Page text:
Recently, Walter Dean Myers wrote in the New York Times (03/15/14) that there is a similar dearth within the publishing industry of books by writers of color about kids of color: books in which young readers might see themselves represented accurately and fairly: books in which young readers of color are “struck by the recognition of themselves in the story, a validation of their existence as human beings, an acknowledgement of their value by someone who understands who they are.” I’ve been arguing the same on behalf of young Latino/a readers for years now. So has Matt de la Peña in Arizona of late, where the powers that be have seen fit to do away with Mexican American studies, in essence rubbing out of existence Americans of Mexican descent by outlawing the culture’s literature. (For more on the subject of the futile attempt at the unmaking of a people, follow Tony Diaz, founder of Librotraficante, on The Huffington Post.)
When such titles appear on the scene, imagine the response on the part of young Latino/a readers at seeing their own reflections in the characters therein: they are validated, they see for themselves how they are very much a part of the American-Dream tapestry.
They will experience the same joy I do at first stomping a foot into a puddle, making a splash of indescribable proportions; second skipping over the puddles to see a flash of myself flying; and last, seeing myself clearly reflected back at me, not as stranger, not as other, not as illegal, but very much at home in my own skin, in my own story, in my own books.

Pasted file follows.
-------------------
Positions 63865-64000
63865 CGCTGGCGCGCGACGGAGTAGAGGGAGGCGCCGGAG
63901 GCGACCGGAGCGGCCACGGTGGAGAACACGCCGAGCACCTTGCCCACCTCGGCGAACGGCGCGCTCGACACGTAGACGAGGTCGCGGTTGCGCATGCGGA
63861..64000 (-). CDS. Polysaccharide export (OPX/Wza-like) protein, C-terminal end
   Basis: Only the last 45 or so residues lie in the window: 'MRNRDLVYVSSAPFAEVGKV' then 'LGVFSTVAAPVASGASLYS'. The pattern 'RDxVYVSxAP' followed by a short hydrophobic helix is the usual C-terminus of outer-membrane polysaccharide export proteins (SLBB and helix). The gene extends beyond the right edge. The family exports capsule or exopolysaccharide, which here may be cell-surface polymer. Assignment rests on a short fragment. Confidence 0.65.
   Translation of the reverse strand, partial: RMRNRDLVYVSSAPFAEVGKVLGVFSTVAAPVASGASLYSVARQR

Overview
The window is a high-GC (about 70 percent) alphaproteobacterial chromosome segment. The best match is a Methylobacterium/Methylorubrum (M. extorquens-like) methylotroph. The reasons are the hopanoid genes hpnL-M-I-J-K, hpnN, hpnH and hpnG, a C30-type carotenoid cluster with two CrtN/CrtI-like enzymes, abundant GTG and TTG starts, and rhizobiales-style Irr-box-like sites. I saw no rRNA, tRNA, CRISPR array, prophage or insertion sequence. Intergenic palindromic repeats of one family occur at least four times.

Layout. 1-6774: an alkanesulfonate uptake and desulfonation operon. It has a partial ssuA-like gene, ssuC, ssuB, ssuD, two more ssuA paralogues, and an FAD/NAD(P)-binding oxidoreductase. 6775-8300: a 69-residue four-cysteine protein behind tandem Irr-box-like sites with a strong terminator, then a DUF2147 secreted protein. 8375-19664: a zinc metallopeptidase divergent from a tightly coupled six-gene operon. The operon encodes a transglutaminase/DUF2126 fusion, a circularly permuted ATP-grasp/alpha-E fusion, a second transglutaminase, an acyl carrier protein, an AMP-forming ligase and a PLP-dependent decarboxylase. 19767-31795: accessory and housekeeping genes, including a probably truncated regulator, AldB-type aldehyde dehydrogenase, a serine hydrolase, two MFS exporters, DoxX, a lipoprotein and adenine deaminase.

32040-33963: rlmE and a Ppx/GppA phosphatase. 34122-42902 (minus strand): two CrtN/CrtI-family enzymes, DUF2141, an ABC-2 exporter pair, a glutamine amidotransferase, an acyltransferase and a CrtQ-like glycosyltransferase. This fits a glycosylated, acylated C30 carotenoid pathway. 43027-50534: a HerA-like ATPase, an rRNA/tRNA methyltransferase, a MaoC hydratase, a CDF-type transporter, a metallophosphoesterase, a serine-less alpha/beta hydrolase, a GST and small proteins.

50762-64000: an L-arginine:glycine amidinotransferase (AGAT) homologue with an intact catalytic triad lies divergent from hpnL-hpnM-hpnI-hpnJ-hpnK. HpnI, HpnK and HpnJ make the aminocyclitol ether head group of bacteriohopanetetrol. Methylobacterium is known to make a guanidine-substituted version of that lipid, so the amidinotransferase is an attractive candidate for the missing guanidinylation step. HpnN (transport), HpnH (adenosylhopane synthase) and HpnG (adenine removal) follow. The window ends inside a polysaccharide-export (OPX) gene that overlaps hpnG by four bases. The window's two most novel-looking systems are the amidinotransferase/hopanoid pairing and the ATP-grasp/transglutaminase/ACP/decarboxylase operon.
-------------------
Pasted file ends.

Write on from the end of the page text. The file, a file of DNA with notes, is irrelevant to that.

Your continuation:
Tonight, there is a hint of more rain in the air. A sort of coolness in the breeze. I’m waiting for the first sign of rain: the pitter-patter of drops on the skylight as I’m typing this. The prognostication for tomorrow says no rain, though. It’ll be dry, dusty, and windy, says the weatherman. But man, having seen myself in those puddles earlier in the day I’m comforted because for a brief moment today I saw myself in countless puddles and the next rain can’t be far off. So like our kids must who wait on the next book about them, I, too, will wait for the next storm. At first, I’ll wait patiently. And then anxiously. And then I’ll be out of my mind waiting. Mad like that because I’ve caught that clear reflection of myself in the puddles now, and I know how right that is, and how wrong the drought.
ABOUT THE AUTHOR
René Saldaña, Jr., is an associate professor in the Language, Diversity, and Language Studies in the College of Education at Texas Tech University.
He is also the author of various titles for children and young adults, including The Jumping Tree, Finding Our Way: Stories, A Good Long Way, the Mickey Rangel bilingual detective/mystery series, among others.
In May, his first picture book will be published; it is a bilingual counting book that follows a boy on the day of his birthday fiesta. It is titled Dale, dale, dale: una fiesta de números/Hit It, Hit It, Hit It: A Fiesta of Numbers (Piñata Books).
He, his wife Tina, and their children Lukas, Mikah, Kalyn, and Jakob have adopted a puppy that they named Chito, after René’s pet dog from childhood.
An Engineer, Digital Entrepreneur andNonprofit Advocate, Eva Smith has spent her career in Technology.She is a tech expert, content developer, consultant & speaker.